I write blog posts to document ideas. If I think I may persue it or I think it's trully viable I might keep the post private but often I share them publicly. If I don't have time for it maybe some else will.

      I found reading Who Moved My Cheese informed my opinion of problems and ideas. I now try to frame everything in terms of Problem->Solution(s)->Action. In hindsight, as I write that I realize you're not having a problem with ideas or communicating.

      To address your challenge of narrowing down:
      1.) Think/document the market size. The larger the market the more likely it's successful.
      2.) Document IF users are willing to pay for a solution and if so how much.
      3.) Document the demographics (enterprise customers vs. individual users).
      Then, I'd suggest thinking and documenting the cross over between ideas. For example, if they all need user account & auth then that can be a shared service or you can use something like Oauth. That way, you don't have to commit just yet and maybe there's an opportunity to hack together a solution, try it, then switch to another solution without much wasted time/effort.

      Just my $0.02. I'm certainly no expert.
      I am, however, on disability so unable to work but when I am able to work I'm focusing on my own startup. Ping me if you'd like to bounce ideas around.

  6. 2

    I'm taking the opposite approach. I'm cutting off things that aren't working and trying new strategies. Hopefully, that will help me identify what works.

    1. 2

      This is very essential! It will definitely let you focus on what's important.

  7. 1

    Our Shopify integration for Zigpoll (https://www.zigpoll.com & https://apps.shopify.com/zigpoll). Our Shopify App has generated the most leads so far so we're looking into making the experience much better for Shopify store owners (built in checkout polls, poll templates, etc...). This way it becomes a turn key solution for any and all e-commerce related polling . Would love feedback if anyone tries it out!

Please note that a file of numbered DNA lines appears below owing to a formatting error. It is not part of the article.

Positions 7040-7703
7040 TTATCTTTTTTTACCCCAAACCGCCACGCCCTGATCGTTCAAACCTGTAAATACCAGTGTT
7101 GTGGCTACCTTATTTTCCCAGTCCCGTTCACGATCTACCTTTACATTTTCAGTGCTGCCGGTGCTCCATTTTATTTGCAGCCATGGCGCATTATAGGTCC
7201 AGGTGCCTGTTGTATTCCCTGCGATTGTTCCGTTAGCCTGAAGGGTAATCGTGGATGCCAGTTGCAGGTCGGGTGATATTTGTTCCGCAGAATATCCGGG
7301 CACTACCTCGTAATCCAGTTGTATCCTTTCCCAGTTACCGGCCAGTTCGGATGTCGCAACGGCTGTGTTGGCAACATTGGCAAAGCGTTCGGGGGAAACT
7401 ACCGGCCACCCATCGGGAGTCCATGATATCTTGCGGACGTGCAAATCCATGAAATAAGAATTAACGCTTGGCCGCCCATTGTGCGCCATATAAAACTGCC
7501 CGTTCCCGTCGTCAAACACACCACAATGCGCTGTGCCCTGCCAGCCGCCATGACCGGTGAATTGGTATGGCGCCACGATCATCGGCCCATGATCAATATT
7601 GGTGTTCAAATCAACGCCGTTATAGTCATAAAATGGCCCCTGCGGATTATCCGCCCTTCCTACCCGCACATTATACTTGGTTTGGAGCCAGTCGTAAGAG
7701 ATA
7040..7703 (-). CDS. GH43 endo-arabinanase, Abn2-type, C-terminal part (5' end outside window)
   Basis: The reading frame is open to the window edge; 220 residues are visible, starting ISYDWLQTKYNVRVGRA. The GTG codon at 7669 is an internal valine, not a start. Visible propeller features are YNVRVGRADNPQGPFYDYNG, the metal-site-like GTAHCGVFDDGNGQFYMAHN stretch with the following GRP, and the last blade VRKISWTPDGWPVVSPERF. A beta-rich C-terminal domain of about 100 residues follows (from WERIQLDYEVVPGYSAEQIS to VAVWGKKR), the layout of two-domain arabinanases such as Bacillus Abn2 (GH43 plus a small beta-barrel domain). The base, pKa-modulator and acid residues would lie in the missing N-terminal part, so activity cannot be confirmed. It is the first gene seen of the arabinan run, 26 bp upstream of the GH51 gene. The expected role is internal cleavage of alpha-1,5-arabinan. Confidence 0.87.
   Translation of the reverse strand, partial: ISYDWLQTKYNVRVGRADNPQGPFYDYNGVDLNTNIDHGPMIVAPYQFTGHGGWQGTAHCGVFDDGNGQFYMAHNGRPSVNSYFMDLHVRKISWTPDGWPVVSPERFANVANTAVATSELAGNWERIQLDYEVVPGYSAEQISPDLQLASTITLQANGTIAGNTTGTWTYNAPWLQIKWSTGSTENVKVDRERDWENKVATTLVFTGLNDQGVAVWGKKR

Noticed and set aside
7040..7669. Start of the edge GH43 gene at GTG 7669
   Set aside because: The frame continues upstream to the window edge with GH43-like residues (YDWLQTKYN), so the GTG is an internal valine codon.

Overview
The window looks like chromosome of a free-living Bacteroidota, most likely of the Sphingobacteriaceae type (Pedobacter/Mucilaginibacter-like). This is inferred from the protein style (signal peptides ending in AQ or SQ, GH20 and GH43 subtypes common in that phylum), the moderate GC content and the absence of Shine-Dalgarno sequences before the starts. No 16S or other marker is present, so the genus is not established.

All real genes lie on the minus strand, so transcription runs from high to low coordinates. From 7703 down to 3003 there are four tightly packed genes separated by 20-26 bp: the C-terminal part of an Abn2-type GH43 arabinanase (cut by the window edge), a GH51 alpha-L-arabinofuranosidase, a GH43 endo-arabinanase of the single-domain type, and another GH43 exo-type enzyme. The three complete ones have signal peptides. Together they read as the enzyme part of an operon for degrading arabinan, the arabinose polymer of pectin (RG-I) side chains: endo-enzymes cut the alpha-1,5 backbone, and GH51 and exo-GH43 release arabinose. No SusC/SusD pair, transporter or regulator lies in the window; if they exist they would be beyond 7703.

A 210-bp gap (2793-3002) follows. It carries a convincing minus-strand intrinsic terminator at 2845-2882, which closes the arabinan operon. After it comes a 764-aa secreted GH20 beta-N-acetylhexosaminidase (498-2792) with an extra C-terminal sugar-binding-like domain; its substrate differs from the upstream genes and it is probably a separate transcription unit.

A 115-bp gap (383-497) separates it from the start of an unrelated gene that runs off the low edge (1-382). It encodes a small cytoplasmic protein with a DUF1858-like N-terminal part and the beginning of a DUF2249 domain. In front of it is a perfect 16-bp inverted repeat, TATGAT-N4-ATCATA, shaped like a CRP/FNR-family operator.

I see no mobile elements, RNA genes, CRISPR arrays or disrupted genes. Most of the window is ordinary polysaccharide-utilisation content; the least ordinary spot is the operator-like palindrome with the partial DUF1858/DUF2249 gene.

8. 1

    Find your own playbook, basically

  9. 1

    Most founders need to forge their own path since what everyone else does is dead or a legend. Nothing works without some viral component. Sales must grow without too much labor. I work on leads velocity at the moment. Technical people rarely can sell and this is where the product fails. We are perfecting cold email outreach. Building a huge audience is 90% of the task to success. A constant conversation with many 100 thousand readers weekly, is the secret sauce.

  10. 1

    I can't double down on what works b/c so far nothing has worked (only sort of an MVP) and on disability so I'm limited in the work I can do.

    But... I have setup a intranet (WordPress) and document for myself everything I do that is "scalable & repeatable". I figure by keeping those things in mind and documenting them it'll be easier when staff or contractors come on board and make it easier to double down on what works when something does work.

  11. 1

    I've had really good luck with writing in the Happyfeed blog and adding content to our "research" section in particular. It's easy to repost on social and add to monthly emails to drive traffic to the website from app users.

    However, I always have the temptation to build new features, because when you do find one that works, it can really work. Maybe 10-20% of new features end up having a meaningful effect on growth or retention. SEO and brand build over time though, so I have been actively trying to fight my product urges and stick to writing content. It's been effective - constant grow for the past 8 weeks in a row!

    Posting an interview here on IH was a huge part of that too actually.